Senator McCain’s drumbeat is parental choice and empowerment – making it easier for students in substandard schools to take funding with them, whether to a tutoring company or another public or private school. Senator Obama’s thrust is strategic investment – more federal dollars to put good teachers into high-needs schools, increase charter-school options, and boost early childhood development to stave off achievement gaps.
But in an election dominated by economics, war, and a surprise vice presidential pick, such education issues resemble a kid in the back of the class, frantically waving for attention. Still, a growing chorus of business and education-reform advocates are on that kid’s side. They hope that whoever becomes the next president will help create the educational equivalent of the “Sputnik moment” – when America reached for the moon.
Whose vision will enter the Oval Office?
“The key difference is that Obama puts the emphasis on improving the public schools, working through the schools themselves, and McCain believes in outside pressures through the free market,” says Jack Jennings, president of the Center on Education Policy, a nonprofit research group in Washington that advocates for more-effective public schools.
While McCain has offered several policies to increase parental choice, such as an expansion of a voucher program in the District of Columbia, he has not put out a broad voucher proposal, senior policy adviser Douglas Holtz-Eakin says.
McCain energized the audience at the Republican National Convention when he emphasized standing up to entrenched interests in education, saying, “We need to shake up failed school bureaucracies with competition, ... attract and reward good teachers, and help bad teachers find another line of work.” By contrast, Mr. Holtz-Eakin says, “Senator Obama’s not really taking on ... the unions, the school boards, the entire hierarchy.”
Obama has been endorsed by the major teachers unions, as Democratic candidates typically are. But he prompted boos from union members this summer by embracing aspects of accountability that they traditionally oppose.
Obama’s plan, for instance, supports merit-pay plans, if developed in cooperation with teachers. In a speech on education this month in Dayton, Ohio, he said, “[We] need to give every child the assurance that they’ll have the teacher they need to be successful.... Teachers who are doing a poor job, they’ve got to get extra support, but if they don’t improve, then they have to be replaced.”
“[Obama] has really been a champion for investment in our kids ... but at the same time pushing hard on accountability, on standards, on parental choice in a way that strengthens public education,” Jonathan Schnur, an adviser to Obama, said at the Aspen Institute’s recent national education summit in Washington.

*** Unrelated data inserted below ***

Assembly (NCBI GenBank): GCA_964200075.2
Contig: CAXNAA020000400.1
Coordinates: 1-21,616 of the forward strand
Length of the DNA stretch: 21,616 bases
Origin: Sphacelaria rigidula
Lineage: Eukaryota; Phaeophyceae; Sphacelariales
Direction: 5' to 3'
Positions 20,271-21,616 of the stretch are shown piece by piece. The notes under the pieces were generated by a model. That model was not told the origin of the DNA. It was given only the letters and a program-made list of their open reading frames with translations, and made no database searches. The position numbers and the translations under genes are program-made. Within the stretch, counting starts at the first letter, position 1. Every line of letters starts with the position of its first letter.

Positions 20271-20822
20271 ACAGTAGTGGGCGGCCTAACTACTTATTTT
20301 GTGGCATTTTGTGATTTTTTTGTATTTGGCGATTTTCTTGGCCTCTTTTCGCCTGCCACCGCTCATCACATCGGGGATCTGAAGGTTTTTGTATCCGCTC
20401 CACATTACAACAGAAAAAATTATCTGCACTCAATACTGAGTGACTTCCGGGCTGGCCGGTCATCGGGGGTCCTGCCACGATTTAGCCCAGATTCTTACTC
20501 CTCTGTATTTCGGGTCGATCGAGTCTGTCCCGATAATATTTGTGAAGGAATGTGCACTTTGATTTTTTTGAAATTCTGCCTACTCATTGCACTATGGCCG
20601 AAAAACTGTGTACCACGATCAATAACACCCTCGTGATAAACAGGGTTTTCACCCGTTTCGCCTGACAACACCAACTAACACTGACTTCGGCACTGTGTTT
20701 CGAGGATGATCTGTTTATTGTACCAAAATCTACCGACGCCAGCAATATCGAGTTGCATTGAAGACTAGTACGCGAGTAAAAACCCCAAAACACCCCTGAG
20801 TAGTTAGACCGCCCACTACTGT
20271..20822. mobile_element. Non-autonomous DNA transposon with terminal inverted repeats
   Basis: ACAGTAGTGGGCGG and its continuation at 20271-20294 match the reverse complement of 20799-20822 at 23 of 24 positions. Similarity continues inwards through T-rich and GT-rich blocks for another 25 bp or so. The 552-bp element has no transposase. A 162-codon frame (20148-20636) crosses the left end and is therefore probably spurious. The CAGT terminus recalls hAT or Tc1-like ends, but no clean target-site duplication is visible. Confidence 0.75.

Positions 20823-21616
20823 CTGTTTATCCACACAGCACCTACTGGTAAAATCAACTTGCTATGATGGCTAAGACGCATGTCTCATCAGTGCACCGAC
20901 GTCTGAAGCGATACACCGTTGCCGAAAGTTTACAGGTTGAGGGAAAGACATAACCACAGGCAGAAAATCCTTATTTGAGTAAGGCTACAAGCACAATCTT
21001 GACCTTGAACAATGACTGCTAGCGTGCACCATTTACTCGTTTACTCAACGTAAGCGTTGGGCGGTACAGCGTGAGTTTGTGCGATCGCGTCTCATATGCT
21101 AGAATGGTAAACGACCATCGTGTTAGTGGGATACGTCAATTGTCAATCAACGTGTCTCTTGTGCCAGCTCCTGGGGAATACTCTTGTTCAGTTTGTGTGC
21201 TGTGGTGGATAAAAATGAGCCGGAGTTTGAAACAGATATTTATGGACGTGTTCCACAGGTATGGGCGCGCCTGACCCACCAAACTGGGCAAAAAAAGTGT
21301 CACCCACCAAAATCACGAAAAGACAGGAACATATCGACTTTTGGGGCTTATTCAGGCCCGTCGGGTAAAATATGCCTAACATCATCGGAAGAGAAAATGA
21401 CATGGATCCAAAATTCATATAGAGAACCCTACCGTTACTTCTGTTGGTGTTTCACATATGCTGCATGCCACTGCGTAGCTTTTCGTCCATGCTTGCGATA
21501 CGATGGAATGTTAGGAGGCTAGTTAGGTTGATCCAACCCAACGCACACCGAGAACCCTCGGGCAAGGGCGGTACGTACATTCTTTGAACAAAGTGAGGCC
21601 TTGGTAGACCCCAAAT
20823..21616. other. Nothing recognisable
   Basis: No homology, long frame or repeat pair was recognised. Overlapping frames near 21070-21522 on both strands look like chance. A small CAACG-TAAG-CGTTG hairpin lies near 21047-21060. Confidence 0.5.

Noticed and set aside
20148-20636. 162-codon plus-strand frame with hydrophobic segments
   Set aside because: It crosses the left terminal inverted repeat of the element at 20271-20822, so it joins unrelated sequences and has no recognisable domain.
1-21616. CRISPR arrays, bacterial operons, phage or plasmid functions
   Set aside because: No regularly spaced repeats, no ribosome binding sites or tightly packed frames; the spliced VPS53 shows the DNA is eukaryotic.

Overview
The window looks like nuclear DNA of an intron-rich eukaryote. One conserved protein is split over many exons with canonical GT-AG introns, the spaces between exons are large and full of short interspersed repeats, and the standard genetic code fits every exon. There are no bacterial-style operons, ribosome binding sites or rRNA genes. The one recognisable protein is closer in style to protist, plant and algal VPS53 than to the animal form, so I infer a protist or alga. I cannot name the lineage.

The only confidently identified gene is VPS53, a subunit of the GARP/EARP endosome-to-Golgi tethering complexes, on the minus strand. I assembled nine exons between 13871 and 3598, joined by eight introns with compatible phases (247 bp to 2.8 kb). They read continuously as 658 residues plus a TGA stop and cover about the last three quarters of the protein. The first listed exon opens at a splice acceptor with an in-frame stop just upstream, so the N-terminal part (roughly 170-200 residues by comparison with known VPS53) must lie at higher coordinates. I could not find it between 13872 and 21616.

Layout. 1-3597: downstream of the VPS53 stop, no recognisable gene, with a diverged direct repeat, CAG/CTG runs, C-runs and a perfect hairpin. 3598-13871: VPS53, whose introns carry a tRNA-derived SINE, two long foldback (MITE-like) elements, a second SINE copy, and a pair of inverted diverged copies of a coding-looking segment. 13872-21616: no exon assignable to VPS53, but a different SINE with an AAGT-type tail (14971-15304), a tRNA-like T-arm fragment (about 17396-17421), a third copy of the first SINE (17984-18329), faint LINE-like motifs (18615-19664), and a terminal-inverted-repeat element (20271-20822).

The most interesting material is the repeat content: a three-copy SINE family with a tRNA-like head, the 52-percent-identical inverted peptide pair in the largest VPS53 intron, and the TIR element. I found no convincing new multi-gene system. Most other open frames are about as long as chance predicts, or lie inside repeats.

One of Obama’s criticisms of the federal No Child Left Behind Act (NCLB) is that it has asked schools to achieve vastly more without delivering the resources promised when it passed with bipartisan support in 2001. His campaign criticizes McCain for planning to hold education spending even and just reallocate the dollars. Obama proposes to spend an additional $19 billion on his pre-K-12 proposals by using money from cuts in other parts of the federal budget.
Both candidates have called attention to the need for high-quality teaching, particularly in underperforming schools. McCain wants to give states incentives to recruit teachers from among the top 25 percent of college graduates. Obama’s education plan is longer and more detailed than McCain’s, including details on recruiting, training, and retaining teachers. One proposal would pay for teacher education for those willing to work four years in a hard-to-staff location or field, such as special education.
The two candidates also share a hesitancy to offer much detail about how they would handle the key education item come January: the long overdue reauthorization of NCLB. “They’re doing this dance of talking about education without talking about No Child Left Behind,” says Michael Petrilli, a vice president at the Thomas B. Fordham Institute, a research group in Washington that supports standards and school choice. “A lot of the country hates No Child Left Behind ... and yet the principles within the law around accountability and transparency both candidates want to embrace, because they want to show they are reformers.”
Both campaigns have praised the goals of NCLB and suggested they would make changes to it, such as testing the individual gains of students rather than relying on group averages. But “the guts of it, test-based accountability, that’s likely to stay,” says Patrick McGuinn, a political scientist at Drew University in Madison, N.J.
The law has prompted splits within each party. Among Republicans, one camp wants to continue NCLB’s momentum, while another says control should be returned to states and local school districts. A key education adviser to McCain, former Arizona schools superintendent Lisa Graham Keegan, has said McCain will champion assessment and federal accountability. While education circles debate how to even out vastly different state standards, she said during last week’s Washington summit, “what would concern me is if we take our eye off the improvement of the kids in the classroom today. We’ve got data right now [showing low achievement].”
Among Democrats, teachers unions and civil rights groups are facing off over issues such as the law’s testing regimen. Obama has acknowledged both sides: “Don’t tell us that the only way to teach a child is to spend most of the year preparing him to fill in a few bubbles on a standardized test,” he said in Dayton. Yet his plan is not to throw out tests, but rather to help states develop broader assessments to measure skills such as problem-solving and scientific investigation.
A sample of Obama's policy proposals:
A sample of McCain’s policy proposals